On the frontier of low-tech: Lessons from the multi energy system in Stockholm 

(Dr Fabian Levihn, Fortum, Sweden) 


10:50 – 11:15 

King’s Cross regeneration project

(Aravin Vythilingam, BUUK Infrastructure)


11:15 – 11:40

Campus district heating system in Warwick (Build an efficient heat network...what next?

(Joel Cardinal, Head of Energy and Sustainability, University of Warwick and Dr. Muditha Abeysekera, Cardiff University)


11:40 – 12:10 

Panel discussion

(Chaired by Prof. Jianzhong Wu)

How were these district heating schemes “successful”?
What are the key barriers to DH development?
What DH technologies should be promoted

 

12:10 – 13:00 

Lunch and networking


13:00 – 13:25 

District heating network in Bridgend

(Steve Harding, Wales and West Utilities)


13:25 – 13:50 

The Groundwater Heat project

(Gareth Harcombe, Cardiff City Council, and British Geological Survey)


13:50 – 14:10

  Panel discussion

(Chaired by Meysam Qadrdan) 

Challenges for progress in DH in the UK, especially South Wales
Role of local authorities
Role of incentives and funding support


14:10 – 14:30  Coffee break

 

14:30 – 14:55 

Heat from Abandoned Coal Mines

(Prof. Hywel Thomas, Cardiff University

 

14:55 – 15:20 

District heating in the FLEXIS demonstration area

(Dr Chris Williams from Tata and Chris Jones from Neath Port Talbot District Council)

 

15:20 – 15:45 

Public and stakeholder perceptions

(Prof. Nick Pidgeon, Cardiff University)

 

15:45 – 16:05 

Discussion (Chaired by Prof. Nick Jenkins

 Innovation gaps
Customer perspectives 

 

16:05 - 16:15

Summary and closing remarks

(Prof. Jianzhong Wu)

Challenges for progress in DH in the UK, especially South Wales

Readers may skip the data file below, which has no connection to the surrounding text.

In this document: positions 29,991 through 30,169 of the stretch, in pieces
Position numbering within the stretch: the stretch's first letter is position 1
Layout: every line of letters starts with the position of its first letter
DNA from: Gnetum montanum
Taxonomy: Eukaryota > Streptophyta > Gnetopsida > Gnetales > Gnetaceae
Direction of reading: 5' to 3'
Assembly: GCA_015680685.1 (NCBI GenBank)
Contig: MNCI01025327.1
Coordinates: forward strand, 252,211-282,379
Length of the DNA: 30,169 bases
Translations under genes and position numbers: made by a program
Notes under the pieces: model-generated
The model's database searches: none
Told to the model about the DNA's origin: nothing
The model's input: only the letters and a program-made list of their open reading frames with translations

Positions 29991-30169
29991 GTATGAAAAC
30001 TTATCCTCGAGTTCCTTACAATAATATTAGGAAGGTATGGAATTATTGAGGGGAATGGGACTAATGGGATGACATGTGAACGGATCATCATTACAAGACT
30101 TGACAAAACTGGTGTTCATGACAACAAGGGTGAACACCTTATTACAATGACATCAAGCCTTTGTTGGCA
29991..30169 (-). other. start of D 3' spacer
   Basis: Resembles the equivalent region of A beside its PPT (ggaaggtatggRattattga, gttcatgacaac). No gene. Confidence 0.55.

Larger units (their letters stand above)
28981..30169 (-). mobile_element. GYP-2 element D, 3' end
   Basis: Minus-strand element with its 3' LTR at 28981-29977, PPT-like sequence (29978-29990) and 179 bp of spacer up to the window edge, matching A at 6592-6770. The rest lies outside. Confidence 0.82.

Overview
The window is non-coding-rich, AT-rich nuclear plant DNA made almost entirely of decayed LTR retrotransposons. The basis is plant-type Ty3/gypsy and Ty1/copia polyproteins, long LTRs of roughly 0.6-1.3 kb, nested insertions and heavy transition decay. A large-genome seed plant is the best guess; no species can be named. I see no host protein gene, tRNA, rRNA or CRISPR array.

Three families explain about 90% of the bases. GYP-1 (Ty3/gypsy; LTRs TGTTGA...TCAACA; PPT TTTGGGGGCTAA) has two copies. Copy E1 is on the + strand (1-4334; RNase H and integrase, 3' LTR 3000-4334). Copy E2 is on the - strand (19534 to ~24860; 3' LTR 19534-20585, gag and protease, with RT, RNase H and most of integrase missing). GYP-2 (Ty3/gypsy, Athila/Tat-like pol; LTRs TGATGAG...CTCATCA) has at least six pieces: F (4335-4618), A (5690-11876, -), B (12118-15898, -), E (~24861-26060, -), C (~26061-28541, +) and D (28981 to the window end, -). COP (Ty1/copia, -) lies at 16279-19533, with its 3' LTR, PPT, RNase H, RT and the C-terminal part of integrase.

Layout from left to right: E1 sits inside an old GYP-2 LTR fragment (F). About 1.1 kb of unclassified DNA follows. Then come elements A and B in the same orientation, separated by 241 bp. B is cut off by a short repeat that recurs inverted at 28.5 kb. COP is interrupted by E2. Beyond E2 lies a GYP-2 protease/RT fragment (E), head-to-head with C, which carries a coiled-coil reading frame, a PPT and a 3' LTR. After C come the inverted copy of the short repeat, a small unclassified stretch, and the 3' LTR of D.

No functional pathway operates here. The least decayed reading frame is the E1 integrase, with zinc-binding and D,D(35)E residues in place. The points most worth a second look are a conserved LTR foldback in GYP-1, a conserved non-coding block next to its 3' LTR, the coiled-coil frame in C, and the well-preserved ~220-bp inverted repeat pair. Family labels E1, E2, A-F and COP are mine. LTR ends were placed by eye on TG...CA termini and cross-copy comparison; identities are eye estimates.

Role of local authorities
Role of incentives and funding support

 


 

Travel Information

 

Cardiff School of Engineering
Cardiff University
Queen's Buildings
The Parade
CARDIFF CF24 3AA
Wales, UK.

By Road

Postcode for your satnav is: CF24 3AA

By Rail   

Cardiff Queen Street Station, 10 minutes’ walk

After arriving at Cardiff Central Railway Station, please go to Platform 6 and take a train to Cardiff Queen Street Station (you can use your ticket directly and don't need to buy a new one). It takes about 10 minutes by walk from Cardiff Queen Street to the Venue.

By Air

Cardiff Airport, 25.30km/15.75mi; Bristol Airport 75.30km/46.79mi.

Do you have questions about HubNet Colloquium on District Heating Networks -current practices and innovation gaps? Contact Cardiff University

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When & Where


Cardiff University School of Engineering
Rooms WX 3.07 and 3.14
Queen’s Building
CF24 3AA The Parade
United Kingdom

Wednesday, 1 March 2017 from 09:30 to 16:15 (GMT)


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Organiser

Cardiff University

The colloquium is being jointly organised by Cardiff University and the HubNet consortium with support from the FLEXIS consortium http://flexis.wales/

Questions?

Email Ms Karolina Rucinska at rucinskaka@cardiff.ac.uk 

  Contact the Organiser
HubNet Colloquium on District Heating Networks -current practices and innovation gaps